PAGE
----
A uniformly accelerating observer will observe zero-point energy of the electromagnetic field as a thermal bath of real photons, in an effect knovm as the .

Rueda, Haisch and Puthoff(l994 (http://ww"v.calphysics.org/articles/PRA94.pdf), J998a (hnp://xxx..orglabs/physics/9802030) , 1998b (http://xxx.arxiv.org/abs/physics/9802031)) have proposed that an accelerated massive object interacts with the zero point field to produced an electromagnetic drag force which gives rise to the phenomenon of ; see stochastic electrodynamics.

"Free energy" devices

Tbe Casimir effect has established zero point energy as an uncontroversial and scientifically accepted phenomenon. However, the term zero point energy has also become associated with a highly controversial area of human endeavour- the design and invention of so-called free energy devices, similar to machines in the past. 'lhese devices purport to "tap" the zero-point field and somehow "extract

3 ofS 8/6/2014 10:12 AM if~fff~rgy 4llfe~i~2 6 ...... ··· (b) (3) -P . L . 86-36

energy" from it, thus providing an "inexhaustible", cheap, and non-polluting energy source.

Controversy arises when such devices are promoted without scientifically acceptable proof that they tap the energy sources claimed. Promoters of a device demonstrate no understanding of how the device might do so; they demonstrate misunderstanding of widely accepted scientific facts and methods, in development or communication of a theory concerning a device; they make no attempt to include simpler explanations for the claimed performance of a device.

Any of these behaviours are liable to taint the reputations of those involved with such devices, and qualified researchers are therefore likely to be reluctant to make any attempt to verify or even seriously dismiss such a device until its promoters demonstrate enough competence to be taken seriously.

See also

• Quantum harmonic oscillator • Vacuum energy • • Unruh effect • Zero-point ener1:,'Y in popular culture


• Beiser, Arthur ( 1967), Concepls of , McGraw-Hill • and L 1-lopf ( 191 0), "On a of the and its application to the theory of ", Ann Phys. 33: 1096- 1104 • Albert Einstein and L. Hopf (191 0), "Statistical investigation of a resonator' s motion in a radiation field",Ann Phys. 33:1105- 1115 • Albert Einstein and Otto Stem, (1913), "--- ",Ann Phys. 40:551 • Forward, R. (1984), "Extracting from the vacuum by cohesion of charged fol iated conductors (http://www.calphysics.org/articles/Forwardl984.pdf) ", Phys. Rev. B 30: 1700, • Bernard Baisch, Alfonso Rueda and York Dobyns (2001), "Inertial mass and the quantum vac uum fields (http://www.calphysics.org/articles/annalen.pdt) ",Annalen der Physik 10: 393-414, • Loudon, R. (September 2000), The of Light (Third Edition ed.), Oxford: Clarendon Press, ISBN 0-19-850176-5 • Milonni, Peter W. (1994), The Quantum VllC:uum: an introduction to , New York: Academic, 1SBN 0-12-498080-5 • Nernst, W. (1916), "-- ", Verh. Deutsch Phys. Ges. 18: 83 • Alfonso Rueda and Bernard Haisch (2005), " and Inertia Hypothesis (http://www.calphysics.org/articles/gravity _arxiv.pdt) ".Annalen der Physik 14: 479-498, • Sciama, D. W. (1991 ), Simon Saunders and Henry R. Brown, eds, ed ., The Philosophy of Vacuum , Oxford: Clarendon Press. ISBN 0-19-824449-5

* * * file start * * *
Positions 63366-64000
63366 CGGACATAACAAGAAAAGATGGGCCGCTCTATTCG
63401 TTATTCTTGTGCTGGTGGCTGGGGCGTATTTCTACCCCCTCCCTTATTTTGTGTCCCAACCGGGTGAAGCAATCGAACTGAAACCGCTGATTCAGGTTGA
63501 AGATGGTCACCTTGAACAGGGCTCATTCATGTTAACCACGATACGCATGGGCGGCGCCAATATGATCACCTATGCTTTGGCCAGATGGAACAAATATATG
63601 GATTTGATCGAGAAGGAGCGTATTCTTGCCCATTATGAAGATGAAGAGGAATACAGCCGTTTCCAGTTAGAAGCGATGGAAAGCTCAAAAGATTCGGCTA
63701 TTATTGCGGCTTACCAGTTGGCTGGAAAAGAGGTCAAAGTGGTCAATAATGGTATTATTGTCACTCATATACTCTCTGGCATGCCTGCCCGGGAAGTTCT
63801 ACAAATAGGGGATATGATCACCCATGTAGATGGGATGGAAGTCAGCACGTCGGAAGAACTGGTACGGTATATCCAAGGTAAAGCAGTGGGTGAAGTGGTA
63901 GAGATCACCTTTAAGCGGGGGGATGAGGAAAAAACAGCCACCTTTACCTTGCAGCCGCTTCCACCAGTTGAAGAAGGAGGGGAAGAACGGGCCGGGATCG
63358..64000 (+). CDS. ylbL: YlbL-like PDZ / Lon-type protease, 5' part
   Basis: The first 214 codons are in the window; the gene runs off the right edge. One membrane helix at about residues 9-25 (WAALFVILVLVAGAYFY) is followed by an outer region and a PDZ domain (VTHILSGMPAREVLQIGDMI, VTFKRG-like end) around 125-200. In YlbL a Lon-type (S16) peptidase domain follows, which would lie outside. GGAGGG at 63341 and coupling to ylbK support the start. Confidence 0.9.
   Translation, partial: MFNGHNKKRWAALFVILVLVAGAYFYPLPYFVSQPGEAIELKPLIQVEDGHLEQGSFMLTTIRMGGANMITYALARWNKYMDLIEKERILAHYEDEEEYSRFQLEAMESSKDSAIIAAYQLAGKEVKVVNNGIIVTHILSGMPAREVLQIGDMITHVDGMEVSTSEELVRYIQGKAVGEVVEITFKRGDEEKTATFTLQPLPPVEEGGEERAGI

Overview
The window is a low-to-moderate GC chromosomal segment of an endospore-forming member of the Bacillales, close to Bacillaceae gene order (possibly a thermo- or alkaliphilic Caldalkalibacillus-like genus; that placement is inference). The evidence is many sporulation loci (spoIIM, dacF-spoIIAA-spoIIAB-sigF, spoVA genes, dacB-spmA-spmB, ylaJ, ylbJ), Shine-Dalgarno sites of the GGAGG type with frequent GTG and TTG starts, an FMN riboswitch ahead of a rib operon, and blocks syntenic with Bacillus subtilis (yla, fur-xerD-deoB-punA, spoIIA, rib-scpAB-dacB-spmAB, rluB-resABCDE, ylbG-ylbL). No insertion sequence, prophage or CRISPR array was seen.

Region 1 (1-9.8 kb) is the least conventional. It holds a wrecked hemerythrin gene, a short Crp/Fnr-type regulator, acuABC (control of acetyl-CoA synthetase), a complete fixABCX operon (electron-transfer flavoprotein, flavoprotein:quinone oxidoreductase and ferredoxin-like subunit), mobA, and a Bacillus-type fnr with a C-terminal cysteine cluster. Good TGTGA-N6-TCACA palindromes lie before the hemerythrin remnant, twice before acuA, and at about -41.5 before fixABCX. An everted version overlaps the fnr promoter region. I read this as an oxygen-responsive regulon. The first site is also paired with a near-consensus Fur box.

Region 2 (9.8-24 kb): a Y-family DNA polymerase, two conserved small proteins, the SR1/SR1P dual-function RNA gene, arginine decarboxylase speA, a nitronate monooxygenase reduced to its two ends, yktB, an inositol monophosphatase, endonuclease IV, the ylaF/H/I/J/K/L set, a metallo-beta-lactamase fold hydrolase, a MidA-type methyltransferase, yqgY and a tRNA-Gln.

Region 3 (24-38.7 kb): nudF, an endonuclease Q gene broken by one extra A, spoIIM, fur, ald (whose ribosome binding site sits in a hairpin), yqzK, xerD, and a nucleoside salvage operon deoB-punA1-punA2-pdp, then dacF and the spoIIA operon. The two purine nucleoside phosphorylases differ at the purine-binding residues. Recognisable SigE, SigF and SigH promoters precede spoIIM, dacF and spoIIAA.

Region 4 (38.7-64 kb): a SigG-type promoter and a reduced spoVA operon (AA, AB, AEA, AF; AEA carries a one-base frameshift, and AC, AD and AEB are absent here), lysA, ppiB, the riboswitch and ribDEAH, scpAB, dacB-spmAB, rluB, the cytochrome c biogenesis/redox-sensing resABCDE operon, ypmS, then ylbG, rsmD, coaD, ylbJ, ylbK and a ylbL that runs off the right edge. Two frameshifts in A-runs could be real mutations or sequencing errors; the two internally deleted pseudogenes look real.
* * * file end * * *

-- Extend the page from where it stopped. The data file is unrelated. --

External links

4 of5 8/6/20!4 10:12 AM (b ) ( 3 ) -P . L . 8 6-3 6 • Philip Yam, "Exploiting Zero-point Energy (http://www.padrak.com/ine/ZPESCJAM.htm1) ", Scientific American Magazine, December 1997, pp. 82-85. • ZERO.POINT (http://www.zeropoint.tv) , sci-fi television series in development about the search for zero-point energy. • Institute for Advanced Studies at Austin (http://www.earthtech.org/index.html), dedicated primarily to the study of ZPE. • Zero Point Energy (http://freeenergynews.com/Directory/ZPE/)- Claims to working energy technologies that tap the theoretical zero point, theory, resources. (FreeEnergyNews.com directory page) • Bernard Haisch, "Brilliant Disguise: Light, and the Zero-Point Field (http://www.science­ spirit.orglarticle_ detail.php?article _ id= 126) ", Science & Spirit Magazine • The Hunt for Zero Point (http://www.randomhouse.co.uk/minisiteslzeropoint/zero_point.html) • Alokik Kanwal, Zero-point energy (http://www.eden.rutgers.edu/- alokik/Zero/30%20Zero­ Point%20Energy.PPT') (Power Point presentation; rutgers.edu) • Video clip about "Over-Unity''. [3] (http://video.google.com /videoplay?docid=246413983718 1538044 ) • The One That Is Both (http://theonethatisboth.com) , a novel about the ethics of using zero-point energy (among other things).ar:~u.illl ~1..1.